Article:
#1
If I wanted a song that would use the mixolydian mode what would be some good chords to use under it?
#2
Let's do this in G, as in the G Mixolydian scale: G A B C D E F.

The special note, the note that differs from G major, is F. So find chords that use F. Those chords are F major, D minor, and B half diminished. You'll want to stay away from the B chord, as it will draw the ear back to C rather than G(7), so a progression involving G, F and Dm is good for G mixolydian.

I put the 7 in parenthesis because you could play G as well.
#3
play a twelve bar blues (although you might wanna play that mixolydian scale based on each chord as playing the mixolydian to the the I7 wont work on the IV7 for instance)
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#4
mixolydian is good for a middle-eastern kind of flair. use those minor and 7th chords liberally. make sure your lead player knows the scale well, and it's a lot of fun to jam in.
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#5
Quote by thepagesaretorn
play a twelve bar blues (although you might wanna play that mixolydian scale based on each chord as playing the mixolydian to the the I7 wont work on the IV7 for instance)
That could work, but you would be using 3 different scales.


But to quote Seinfeld, "not that there's anything wrong with that."

Quote by twocenttip
mixolydian is good for a middle-eastern kind of flair.
I've never heard that before. If you are wrong about the scale name, I can correct you, and if you are correct, I get another cool lick!
Last edited by bangoodcharlote at Jul 12, 2007,
#6
Quote by bangoodcharlote
That could work, but you would be using 3 different scales.

True, but they'd all be mixolydian.
Whereas, if you stuck to notes in G mixo and played them over a G Dm F chord progression you'd move through G mixolydian, D dorian and F lydian.
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#7
Quote by Ænimus Prime
True, but they'd all be mixolydian.
Whereas, if you stuck to notes in G mixo and played them over a G Dm F chord progression you'd move through G mixolydian, D dorian and F lydian.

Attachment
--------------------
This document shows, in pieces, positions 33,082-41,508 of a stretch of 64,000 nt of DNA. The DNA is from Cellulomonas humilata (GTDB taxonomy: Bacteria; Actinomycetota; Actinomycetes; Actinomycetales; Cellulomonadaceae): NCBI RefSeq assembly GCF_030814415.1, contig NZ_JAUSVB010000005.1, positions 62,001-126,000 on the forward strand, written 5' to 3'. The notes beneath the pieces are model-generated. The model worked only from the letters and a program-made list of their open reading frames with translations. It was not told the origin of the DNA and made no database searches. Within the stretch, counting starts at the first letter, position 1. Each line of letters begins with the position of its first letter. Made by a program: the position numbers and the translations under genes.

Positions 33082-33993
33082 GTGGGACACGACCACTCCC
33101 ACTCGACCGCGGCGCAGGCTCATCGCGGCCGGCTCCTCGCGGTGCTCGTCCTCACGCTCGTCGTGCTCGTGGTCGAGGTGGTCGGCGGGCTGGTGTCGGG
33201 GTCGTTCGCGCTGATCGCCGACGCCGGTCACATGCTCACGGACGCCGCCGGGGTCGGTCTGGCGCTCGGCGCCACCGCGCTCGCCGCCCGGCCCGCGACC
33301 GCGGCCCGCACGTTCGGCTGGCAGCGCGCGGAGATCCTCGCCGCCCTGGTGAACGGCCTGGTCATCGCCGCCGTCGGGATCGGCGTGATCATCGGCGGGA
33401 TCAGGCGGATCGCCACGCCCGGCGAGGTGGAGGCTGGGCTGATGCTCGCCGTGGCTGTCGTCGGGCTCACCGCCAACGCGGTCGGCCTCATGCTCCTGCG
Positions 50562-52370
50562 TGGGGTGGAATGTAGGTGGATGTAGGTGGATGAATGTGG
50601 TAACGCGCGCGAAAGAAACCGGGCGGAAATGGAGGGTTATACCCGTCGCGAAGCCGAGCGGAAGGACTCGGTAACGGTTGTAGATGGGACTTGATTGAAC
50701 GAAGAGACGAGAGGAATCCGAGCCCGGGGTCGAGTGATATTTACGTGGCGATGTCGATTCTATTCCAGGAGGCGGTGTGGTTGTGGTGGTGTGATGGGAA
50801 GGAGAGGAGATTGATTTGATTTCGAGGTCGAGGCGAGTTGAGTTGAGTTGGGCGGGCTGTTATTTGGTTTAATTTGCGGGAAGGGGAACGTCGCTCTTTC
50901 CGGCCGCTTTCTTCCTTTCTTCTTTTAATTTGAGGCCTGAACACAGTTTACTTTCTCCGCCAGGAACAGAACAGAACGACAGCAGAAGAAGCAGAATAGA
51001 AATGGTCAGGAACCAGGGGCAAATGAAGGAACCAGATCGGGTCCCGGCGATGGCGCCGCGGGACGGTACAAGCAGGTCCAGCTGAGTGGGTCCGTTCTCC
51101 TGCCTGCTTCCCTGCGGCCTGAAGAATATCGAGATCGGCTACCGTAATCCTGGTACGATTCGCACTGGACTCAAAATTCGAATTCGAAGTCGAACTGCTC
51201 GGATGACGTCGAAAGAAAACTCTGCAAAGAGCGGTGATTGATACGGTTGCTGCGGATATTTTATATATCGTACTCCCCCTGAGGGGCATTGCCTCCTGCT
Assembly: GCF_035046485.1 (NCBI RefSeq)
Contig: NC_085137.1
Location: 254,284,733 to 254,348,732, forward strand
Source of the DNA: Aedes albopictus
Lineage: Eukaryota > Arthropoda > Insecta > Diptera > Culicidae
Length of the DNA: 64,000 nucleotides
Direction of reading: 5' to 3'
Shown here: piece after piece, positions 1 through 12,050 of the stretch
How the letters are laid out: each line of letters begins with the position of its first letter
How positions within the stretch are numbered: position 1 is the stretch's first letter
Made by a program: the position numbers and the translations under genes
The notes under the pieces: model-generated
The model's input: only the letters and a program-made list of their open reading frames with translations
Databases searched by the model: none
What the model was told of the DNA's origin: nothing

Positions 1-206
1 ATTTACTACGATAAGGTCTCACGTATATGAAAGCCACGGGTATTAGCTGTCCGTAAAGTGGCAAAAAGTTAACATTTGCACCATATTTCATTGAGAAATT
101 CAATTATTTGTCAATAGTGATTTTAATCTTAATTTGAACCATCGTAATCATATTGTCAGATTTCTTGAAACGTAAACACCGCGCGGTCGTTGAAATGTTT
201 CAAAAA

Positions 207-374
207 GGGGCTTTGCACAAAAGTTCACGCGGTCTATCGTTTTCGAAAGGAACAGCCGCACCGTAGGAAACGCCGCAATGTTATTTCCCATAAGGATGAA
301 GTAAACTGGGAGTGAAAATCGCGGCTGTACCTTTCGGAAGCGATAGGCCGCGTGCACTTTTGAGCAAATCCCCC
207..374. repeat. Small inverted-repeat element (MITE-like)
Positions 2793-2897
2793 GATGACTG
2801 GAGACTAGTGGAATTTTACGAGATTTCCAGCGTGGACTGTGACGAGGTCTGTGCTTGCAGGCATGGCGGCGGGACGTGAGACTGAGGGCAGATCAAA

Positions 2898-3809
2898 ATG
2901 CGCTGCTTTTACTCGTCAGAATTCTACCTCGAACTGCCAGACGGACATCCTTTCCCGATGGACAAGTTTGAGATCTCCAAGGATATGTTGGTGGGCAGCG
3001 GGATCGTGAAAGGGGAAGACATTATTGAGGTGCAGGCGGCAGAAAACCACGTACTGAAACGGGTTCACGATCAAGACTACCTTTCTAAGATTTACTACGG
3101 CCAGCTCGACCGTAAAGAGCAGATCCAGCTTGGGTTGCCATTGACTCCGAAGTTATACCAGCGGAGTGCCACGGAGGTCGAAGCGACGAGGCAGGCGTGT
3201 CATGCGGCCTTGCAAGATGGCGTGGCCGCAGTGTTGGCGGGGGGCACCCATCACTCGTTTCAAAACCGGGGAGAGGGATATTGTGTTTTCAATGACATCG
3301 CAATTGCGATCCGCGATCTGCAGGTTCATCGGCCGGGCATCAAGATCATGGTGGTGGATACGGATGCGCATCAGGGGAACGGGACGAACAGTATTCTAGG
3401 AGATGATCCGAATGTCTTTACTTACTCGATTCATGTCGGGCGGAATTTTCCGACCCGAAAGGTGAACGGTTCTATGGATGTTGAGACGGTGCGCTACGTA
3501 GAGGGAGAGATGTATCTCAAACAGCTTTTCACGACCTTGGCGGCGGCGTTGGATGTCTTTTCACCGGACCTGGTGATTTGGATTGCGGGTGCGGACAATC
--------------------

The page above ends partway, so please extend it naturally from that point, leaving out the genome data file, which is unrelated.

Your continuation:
What do you mean?
#8
Well, the chord determines the mode/scale that is being played over it. If you play the notes G A B C D E F over a Dm chord, the root note is D. So the notes all relate to D, creating different intervals, and those intervals correspond to D Dorian.

Do you understand?
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Quote by MudMartin
Only looking at music as math and theory, is like only looking at the love of your life as flesh and bone.

Swinging to the rhythm of the New World Order,
Counting bodies like sheep to the rhythm of the war drums
#9
Quote by Ænimus Prime
Well, the chord determines the mode/scale that is being played over it. If you play the notes G A B C D E F over a Dm chord, the root note is D. So the notes all relate to D, creating different intervals, and those intervals correspond to D Dorian.

Do you understand?
While you are correct, the progression resolves to G *at least you can make it), so you can consider the entire thing to be a G Mixolydian progression, much like you can consider E A B an E major progression, even though there is technically a new scale with each chord.
#10
lol i said in my thing that it wouldnt be the same mixolydian scale. and also depends on how you wanna phrase that twelve bar. if u have a jazz twelve bar blues, it's waaaay more than 3 chords for instance.
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#11
Quote by Ænimus Prime
Well, the chord determines the mode/scale that is being played over it. If you play the notes G A B C D E F over a Dm chord, the root note is D. So the notes all relate to D, creating different intervals, and those intervals correspond to D Dorian.

Do you understand?



Yea I understand what you saying. I am trying to write a song and i want to use the D mixolydian mode so what chords would i use so that the intervals correspond to D mixolydian?
#12
Mixolydian - 1 2 3 4 5 6 b7
D Mixolydian - D E F# G A B C

The only way to play those notes as D mixo is when D is the root ie over a D chord (D7, Dsus, Dsus2 etc).

But as BGC pointed out, you can also make a D mixolydian chord progression. The characteristic interval is the b7, C. So you want to use chords that contain C, namely D7, C, Am, F#dim. That F#dim will want to resolve to G so you don't want to use it, and the D7 will also want to resolve to G so you're better off just using D.

So, you're left with the chords D Am C. These could be used to make a D mixo chord progression.

But remember, if you play the notes D E F# G A B C over anything other than a D root, it will be a different mode.
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Quote by MudMartin
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#13
in short it's the chords that create that myxolydian sound. it's also what notes you use to make something sound myxolydian, so the notes you use for a riff can create a myxolydian sound

try something like this for a riff

---------------------------------------------------------------------------------------------
---------------------------------------------------------------------------------------------
---------------------------------------------------------------------------------------------
------------------------------------9h10h12p10p9--------------------------------------
-------------12--10--9--------------------------------------9-10-12--10---9-----------
--10h12-----------------12-------------------------------10-10-10--12--10-----------
Last edited by jimmypage1904 at Jul 12, 2007,
#14
Quote by twocenttip
mixolydian is good for a middle-eastern kind of flair.



He's right, a lot of eastern music (Indian ragas and such) use the lydian and mixolydian modes.